Antiestrogen binding site and estrogen receptor mediate uptake and distribution of 4-hydroxytamoxifen-targeted doxorubicin-formaldehyde conjugate in breast cancer cells.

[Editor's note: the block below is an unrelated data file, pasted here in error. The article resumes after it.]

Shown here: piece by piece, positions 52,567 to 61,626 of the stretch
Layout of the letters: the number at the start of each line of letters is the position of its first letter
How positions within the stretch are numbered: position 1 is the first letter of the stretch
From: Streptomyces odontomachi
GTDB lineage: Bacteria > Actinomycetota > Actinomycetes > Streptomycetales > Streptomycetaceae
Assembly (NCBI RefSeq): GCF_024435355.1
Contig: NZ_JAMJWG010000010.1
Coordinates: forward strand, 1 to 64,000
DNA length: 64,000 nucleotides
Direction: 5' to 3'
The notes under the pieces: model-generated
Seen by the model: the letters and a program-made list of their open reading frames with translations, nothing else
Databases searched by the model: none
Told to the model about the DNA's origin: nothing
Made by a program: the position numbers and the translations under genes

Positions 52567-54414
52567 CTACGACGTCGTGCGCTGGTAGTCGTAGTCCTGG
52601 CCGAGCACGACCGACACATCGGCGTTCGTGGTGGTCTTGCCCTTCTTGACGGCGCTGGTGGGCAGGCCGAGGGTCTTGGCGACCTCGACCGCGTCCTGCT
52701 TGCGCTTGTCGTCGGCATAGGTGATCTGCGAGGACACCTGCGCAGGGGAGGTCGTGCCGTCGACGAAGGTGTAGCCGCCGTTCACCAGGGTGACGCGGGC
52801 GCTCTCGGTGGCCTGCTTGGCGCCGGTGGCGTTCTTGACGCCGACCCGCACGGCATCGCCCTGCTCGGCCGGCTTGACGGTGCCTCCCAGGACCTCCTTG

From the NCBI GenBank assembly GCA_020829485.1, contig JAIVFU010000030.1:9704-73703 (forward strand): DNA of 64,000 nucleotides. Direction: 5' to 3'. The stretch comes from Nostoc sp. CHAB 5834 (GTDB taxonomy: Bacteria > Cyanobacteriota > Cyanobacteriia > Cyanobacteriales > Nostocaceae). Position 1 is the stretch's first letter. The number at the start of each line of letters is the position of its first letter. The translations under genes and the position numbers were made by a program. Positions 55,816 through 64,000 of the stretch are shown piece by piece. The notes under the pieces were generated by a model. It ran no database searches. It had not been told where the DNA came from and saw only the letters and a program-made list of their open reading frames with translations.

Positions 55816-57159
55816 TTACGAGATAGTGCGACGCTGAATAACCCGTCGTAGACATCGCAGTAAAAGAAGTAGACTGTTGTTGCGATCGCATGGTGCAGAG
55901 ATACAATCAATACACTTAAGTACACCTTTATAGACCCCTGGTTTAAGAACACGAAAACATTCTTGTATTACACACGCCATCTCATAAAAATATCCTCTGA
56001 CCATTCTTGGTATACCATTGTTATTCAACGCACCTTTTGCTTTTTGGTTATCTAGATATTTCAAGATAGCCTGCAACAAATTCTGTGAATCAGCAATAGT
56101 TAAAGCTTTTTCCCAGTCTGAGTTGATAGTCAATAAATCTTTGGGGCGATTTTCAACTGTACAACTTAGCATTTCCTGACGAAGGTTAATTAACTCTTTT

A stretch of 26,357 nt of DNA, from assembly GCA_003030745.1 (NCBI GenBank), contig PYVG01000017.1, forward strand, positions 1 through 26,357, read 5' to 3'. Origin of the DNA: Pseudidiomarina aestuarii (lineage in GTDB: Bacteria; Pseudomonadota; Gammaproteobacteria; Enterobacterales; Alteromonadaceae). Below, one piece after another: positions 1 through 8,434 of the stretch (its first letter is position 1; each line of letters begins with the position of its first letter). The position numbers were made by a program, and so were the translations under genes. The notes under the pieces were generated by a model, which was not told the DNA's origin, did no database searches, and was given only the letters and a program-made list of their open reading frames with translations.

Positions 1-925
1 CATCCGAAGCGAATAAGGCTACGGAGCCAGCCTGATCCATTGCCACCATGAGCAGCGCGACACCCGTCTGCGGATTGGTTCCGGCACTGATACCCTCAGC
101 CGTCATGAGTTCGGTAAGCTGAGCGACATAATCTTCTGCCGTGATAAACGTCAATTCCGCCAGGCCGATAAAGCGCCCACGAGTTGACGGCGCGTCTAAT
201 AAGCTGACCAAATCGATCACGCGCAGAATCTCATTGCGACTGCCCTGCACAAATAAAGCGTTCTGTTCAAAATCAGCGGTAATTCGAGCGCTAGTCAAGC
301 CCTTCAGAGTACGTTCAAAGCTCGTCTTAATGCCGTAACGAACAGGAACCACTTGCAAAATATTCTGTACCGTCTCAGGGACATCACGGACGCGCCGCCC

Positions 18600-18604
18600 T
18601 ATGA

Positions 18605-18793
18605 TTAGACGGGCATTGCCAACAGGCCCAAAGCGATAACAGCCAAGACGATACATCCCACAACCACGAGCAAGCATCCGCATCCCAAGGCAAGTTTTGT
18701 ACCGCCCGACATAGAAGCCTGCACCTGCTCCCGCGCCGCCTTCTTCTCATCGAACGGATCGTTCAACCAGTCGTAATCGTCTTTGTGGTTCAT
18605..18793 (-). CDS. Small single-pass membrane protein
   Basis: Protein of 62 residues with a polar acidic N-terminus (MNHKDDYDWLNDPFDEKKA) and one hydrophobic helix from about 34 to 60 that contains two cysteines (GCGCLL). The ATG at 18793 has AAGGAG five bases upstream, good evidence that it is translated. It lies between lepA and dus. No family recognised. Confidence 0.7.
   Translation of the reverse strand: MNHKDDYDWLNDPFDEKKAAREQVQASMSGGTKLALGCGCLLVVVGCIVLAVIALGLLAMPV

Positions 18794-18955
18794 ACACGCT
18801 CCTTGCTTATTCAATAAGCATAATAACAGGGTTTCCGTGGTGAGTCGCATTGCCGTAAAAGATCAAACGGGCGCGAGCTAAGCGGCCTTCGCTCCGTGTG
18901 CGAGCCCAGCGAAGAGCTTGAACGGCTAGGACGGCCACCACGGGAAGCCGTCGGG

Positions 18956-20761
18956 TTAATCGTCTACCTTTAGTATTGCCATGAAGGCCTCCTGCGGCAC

The anthracycline antitumor drug, doxorubicin (DOX), has long been used as a broad spectrum chemotherapeutic. The literature now documents the role of formaldehyde in the cytotoxic mechanism, and anthracycline-formaldehyde conjugates possess substantially enhanced activity in vitro and in vivo. We have recently reported the design, synthesis, and preliminary evaluation of a doxorubicin-formaldehyde conjugate targeted, via 4-hydroxytamoxifen, to the estrogen receptor (ER) and antiestrogen binding site (AEBS), which are commonly present in breast cancer cells. The lead targeted doxorubicin-formaldehyde conjugate, called DOX-TEG-TAM, was found to possess superior cell growth inhibition characteristics relative to clinical doxorubicin and an untargeted control conjugate, especially in ER-negative, multidrug resistant MCF-7/Adr cells. The enhanced activity in the absence of estrogen receptor raised the possibility that targeting was also mediated via AEBS. Fluorescence microscopy of an ER-negative, AEBS-positive cell line as a function of time showed initial DOX-TEG-TAM localization in cytosol, in contrast to initial DOX and untargeted doxorubicin-formaldehyde conjugate localization in the nucleus. DOX-TEG-TAM was taken up by four AEBS-positive cell lines to a greater extent than doxorubicin and an untargeted doxorubicin-formaldehyde conjugate. Of the four cell lines, three were ER negative. DOX-TEG-TAM uptake was inhibited in a dose-dependent manner by the presence of a competing AEBS ligand. DOX-TEG-TAM retains 60% of the affinity of 4-hydroxytamoxifen for AEBS. DOX-TEG-TAM was also taken up by the AEBS-negative, ER-positive cancer cell line Rtx-6; with these cells uptake was inhibited in a dose-dependent manner by the ER ligand, estradiol. The data support the hypothesis that uptake of 4-hydroxytamoxifen targeted doxorubicin-formaldehyde conjugate is mediated by both the antiestrogen binding site and estrogen receptor.